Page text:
While most of us work hard, we are aware that there are other circumstances that aid in the realisation of our efforts, and these external influences are mostly dependent on where we reside. Being born in a wealthy country considerably boosts our chances of having access to strong infrastructure, healthcare, education, and steady employment.
People born in impoverished countries have a far lower likelihood of seeing their hard work pay off. They may be unable to work because of a sickness for which they cannot afford treatment, because there is no employment available, or because they lack the knowledge necessary for a job that provides a living wage.
As a result, individuals in developing nations are frequently at a disadvantage when compared to those in other parts of the world. Children have no say in where they reside or whether or not they are educated. Families in financial need may opt to withdraw their children from school so that they can contribute more quickly to the family’s income. This adds to a poverty cycle that traps people who are incredibly intelligent and hardworking, but who are helpless in the face of circumstances over which they have no control.
9. It is in our instinct to charity
Have you ever felt compelled to assist someone – a visceral reaction after witnessing a struggle and realising you might help? Our initial instinct is to aid someone who is stumbling down the street or has fallen on hard times due to sickness, whether it is someone close to us or a total stranger.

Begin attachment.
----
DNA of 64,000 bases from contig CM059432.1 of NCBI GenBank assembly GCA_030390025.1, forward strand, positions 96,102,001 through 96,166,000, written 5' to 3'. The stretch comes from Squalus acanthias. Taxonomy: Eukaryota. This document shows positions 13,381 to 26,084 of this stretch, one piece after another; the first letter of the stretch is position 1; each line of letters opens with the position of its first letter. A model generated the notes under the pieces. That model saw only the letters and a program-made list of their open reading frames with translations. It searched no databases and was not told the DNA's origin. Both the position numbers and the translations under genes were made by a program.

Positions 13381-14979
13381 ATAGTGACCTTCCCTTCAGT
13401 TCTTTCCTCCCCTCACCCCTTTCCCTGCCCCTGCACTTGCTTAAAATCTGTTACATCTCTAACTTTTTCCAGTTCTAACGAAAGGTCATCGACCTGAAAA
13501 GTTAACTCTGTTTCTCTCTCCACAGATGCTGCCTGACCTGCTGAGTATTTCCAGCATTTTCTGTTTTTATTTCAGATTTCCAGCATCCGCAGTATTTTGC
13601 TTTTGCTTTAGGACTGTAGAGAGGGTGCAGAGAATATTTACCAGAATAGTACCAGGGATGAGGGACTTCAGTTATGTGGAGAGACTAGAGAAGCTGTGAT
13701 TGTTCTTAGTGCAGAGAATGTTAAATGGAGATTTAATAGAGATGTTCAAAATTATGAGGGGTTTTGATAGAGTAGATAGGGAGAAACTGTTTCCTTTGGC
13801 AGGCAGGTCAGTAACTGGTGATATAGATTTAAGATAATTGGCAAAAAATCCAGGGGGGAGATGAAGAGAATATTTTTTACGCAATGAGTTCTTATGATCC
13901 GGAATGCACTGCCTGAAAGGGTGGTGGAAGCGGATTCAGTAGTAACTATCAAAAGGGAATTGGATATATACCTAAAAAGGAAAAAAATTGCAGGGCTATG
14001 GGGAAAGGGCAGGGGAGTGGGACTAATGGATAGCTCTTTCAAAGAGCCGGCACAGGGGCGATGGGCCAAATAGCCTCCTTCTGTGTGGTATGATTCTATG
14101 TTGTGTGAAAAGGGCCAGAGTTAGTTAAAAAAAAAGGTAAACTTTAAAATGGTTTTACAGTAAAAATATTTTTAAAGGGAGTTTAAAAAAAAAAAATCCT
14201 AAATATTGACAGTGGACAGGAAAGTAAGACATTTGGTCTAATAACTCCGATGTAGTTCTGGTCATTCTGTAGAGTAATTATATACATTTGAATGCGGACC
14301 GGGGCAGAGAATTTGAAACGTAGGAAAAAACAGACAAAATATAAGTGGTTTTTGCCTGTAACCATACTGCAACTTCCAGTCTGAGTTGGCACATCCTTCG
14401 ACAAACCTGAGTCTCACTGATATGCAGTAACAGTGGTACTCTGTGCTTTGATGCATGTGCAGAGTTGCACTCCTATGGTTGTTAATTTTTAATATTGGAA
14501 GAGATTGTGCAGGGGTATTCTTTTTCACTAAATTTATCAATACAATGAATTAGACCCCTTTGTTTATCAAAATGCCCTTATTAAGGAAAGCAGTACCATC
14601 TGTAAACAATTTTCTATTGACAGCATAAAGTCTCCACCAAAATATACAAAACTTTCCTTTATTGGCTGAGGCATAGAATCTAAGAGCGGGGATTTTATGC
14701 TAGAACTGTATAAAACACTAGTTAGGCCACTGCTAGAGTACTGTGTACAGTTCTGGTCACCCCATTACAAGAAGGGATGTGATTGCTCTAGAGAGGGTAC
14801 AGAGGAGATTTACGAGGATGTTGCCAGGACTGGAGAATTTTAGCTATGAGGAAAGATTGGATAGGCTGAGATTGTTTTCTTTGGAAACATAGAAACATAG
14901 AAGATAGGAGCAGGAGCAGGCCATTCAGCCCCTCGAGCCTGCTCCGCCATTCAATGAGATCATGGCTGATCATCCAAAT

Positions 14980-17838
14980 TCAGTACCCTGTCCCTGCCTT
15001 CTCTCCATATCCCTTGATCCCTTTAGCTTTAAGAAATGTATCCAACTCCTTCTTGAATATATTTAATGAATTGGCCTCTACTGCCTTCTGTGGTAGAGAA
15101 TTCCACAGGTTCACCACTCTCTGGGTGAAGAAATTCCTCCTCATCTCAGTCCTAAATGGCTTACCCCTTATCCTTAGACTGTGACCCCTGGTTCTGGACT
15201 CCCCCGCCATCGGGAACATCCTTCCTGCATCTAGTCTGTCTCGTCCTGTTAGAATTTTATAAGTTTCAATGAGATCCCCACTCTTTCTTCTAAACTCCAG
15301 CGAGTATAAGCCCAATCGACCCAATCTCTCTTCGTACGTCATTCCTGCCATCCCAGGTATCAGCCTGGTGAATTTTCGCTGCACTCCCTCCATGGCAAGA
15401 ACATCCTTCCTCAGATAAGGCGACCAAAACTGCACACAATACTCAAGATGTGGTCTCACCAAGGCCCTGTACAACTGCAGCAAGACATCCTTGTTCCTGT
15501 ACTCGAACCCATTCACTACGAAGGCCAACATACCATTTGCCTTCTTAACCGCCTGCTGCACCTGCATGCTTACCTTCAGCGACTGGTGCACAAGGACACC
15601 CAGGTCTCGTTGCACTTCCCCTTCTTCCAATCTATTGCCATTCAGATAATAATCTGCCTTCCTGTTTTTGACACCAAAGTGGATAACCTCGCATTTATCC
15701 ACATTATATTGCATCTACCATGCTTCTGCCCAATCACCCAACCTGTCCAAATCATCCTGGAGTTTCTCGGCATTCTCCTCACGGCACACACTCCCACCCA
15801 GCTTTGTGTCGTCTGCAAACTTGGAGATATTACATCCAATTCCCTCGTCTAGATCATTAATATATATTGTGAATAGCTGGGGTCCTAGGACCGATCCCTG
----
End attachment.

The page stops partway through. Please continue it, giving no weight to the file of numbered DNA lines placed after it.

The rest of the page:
Most of us are also familiar with the feeling of fighting our natural desire to assist. We could be hesitant to give money to a beggar because we don’t want to aggravate the issue if the person spends it on drugs or booze. We’ve all experienced the shame of deciding not to assist someone who is plainly in need.
10. Donations are tax-deductible
You may be eligible for a tax benefit if you donate to a qualified non-profit organisation (the status of an organisation may vary from country to country, with some Donate organisations represented in many countries globally). Keep an eye out for them and file them with your other tax records. Charities will normally send you a receipt for your gifts at the end of the fiscal year (others do this for every single payment), so keep an eye out for them. To earn a tax reduction in certain nations, such as the United States, you must itemise your deductions.